“That is why we have encouraged, for several years, Damascus and the representatives of political parties from Syrian Kurdistan to establish dialogue, to discuss all the issues through negotiations,” Ambassador Maksimov said during a forum hosted by the Middle East Research Institute (MERI), a think-tank based in the Kurdistan Region capital of Erbil.
“And, of course, we understand that we supported the Kurds—the Syrian Kurds are a significant part of Syria, and all their rights must be guaranteed,” he added.
“What rights, and what will be the form of their co-existence within the Syrian state, it is subject to the negotiations with the Syrian government.”
His statement comes as Kurds in Syria have expressed anger at Turkish troops entering Kurdish cities as part of the earlier agreed Turkish-Russian ceasefire deal in Sochi.
On Tuesday, Russian-Turkish joint patrols were pelted with stones and rotten fruit near the Kurdish city of Kobani.
Kino Gabriel, a spokesperson for the Kurdish-led Syrian Democratic Forces (SDF), previously told Kurdistan 24 that they had no problems with joint Turkish-Russian patrols as long as it stops Turkish attacks.
But the SDF says Turkish attacks continue in violation of the ceasefire deal.
In early October, the SDF reached a deal with Damascus for national troops to counter the recent Turkish military incursion into northern Syria.
However, top Kurdish officials continue to reject plans by President Bashar al-Assad to bring autonomous Kurdish-controlled areas under his authority, or demands by Damascus to have the SDF join the Syrian army.
Ambassador Maksimov, however, said there is no other way to continue dialogue.
“We always encourage the authorities in Damascus, and we met very often with the representatives of the Syrian Kurds in Moscow, discussed and informed them about our projects about this issue.”
Moreover, while the Kurdish National Council (KNC) was always part of the peace talks, and also the recently formed constitutional committee, the SDF-linked Syrian Democratic Council (SDC), and the Democratic Union Party (PYD), were always blocked from participation due to opposition from Turkey.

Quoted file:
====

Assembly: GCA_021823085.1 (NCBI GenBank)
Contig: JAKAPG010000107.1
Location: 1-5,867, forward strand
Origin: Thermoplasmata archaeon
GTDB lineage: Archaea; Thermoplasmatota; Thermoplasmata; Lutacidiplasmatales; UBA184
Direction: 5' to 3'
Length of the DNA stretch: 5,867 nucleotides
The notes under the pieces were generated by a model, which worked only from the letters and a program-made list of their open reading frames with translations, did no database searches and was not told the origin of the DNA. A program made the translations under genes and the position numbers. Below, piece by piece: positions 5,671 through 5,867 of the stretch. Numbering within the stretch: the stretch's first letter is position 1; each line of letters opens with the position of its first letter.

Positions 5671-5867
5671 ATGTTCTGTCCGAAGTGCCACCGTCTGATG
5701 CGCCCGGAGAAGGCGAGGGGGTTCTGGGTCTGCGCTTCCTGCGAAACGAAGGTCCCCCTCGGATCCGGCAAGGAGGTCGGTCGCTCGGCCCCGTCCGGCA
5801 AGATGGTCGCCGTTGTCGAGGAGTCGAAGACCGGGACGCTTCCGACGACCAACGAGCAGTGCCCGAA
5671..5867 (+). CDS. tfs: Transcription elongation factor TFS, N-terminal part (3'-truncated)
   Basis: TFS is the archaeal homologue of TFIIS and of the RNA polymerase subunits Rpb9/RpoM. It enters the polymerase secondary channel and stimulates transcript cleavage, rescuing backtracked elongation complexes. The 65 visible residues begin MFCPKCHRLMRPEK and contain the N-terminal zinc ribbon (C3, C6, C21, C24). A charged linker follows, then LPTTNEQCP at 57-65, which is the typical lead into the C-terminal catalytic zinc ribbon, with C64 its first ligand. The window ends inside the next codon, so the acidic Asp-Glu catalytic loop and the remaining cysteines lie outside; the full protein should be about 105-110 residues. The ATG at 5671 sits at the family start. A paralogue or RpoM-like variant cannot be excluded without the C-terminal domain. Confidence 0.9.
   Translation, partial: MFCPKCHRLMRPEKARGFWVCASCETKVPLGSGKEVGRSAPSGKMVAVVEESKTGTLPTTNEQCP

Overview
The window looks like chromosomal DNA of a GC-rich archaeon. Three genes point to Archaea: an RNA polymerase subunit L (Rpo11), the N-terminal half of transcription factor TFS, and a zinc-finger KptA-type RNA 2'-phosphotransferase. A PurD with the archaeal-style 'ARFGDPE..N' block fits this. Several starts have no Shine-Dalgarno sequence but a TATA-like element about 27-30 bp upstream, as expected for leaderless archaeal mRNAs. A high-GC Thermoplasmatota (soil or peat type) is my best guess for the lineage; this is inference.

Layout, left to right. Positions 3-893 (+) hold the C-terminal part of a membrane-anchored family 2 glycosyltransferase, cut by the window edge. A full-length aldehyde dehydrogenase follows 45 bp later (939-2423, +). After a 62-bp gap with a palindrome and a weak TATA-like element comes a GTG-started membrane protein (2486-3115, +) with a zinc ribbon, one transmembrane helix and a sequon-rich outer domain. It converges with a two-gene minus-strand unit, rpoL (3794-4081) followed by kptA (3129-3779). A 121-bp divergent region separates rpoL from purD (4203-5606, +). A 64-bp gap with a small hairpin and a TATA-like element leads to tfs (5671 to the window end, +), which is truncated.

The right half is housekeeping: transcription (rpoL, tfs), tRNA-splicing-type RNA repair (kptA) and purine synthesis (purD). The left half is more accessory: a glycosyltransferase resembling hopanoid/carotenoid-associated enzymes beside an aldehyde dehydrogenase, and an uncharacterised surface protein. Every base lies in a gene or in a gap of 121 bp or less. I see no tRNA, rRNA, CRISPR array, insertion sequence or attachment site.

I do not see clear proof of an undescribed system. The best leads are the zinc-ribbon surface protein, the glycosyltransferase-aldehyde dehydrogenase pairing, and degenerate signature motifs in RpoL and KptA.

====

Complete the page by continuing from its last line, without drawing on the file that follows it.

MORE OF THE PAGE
The Russian official added that there are already several Kurdish representatives in the constitutional committee formed in late September, referring to the KNC, which is part of the Turkish-backed Syrian opposition.
“Therefore, there are three groups as we already know, one from the government and the opposition, [and civil society groups], so in case there is the necessity to add some participants to these groups, it is up to those who are working in these groups, to decide and on the basis of consensus.”
However, it is unlikely that the Syrian opposition under Turkish control or Damascus will allow the SDC to have its representatives in the constitutional committee.
While Russia has often condemned the American presence in Syria, Moscow has stayed silent about the Turkish army that occupies parts of Syria since Turkey first entered the country in August 2016.
The Syrian government, however, has condemned the Turkish presence.
“As a neighboring country, Turkey has some concerns for its security,” Maksimov said.
“Well, to address these concerns, and to avoid any kind of military operation, Russia and Turkey agreed to sign the memorandum—which was signed on Oct.
22 between the presidents of two countries in Sochi.”
“In that memorandum, it defined the modality of the cooperation between Russia, Turkey, and Syria in northeast Syria in the context of the security zone, which is created by Turkey.”
Editing by Karzan Sulaivany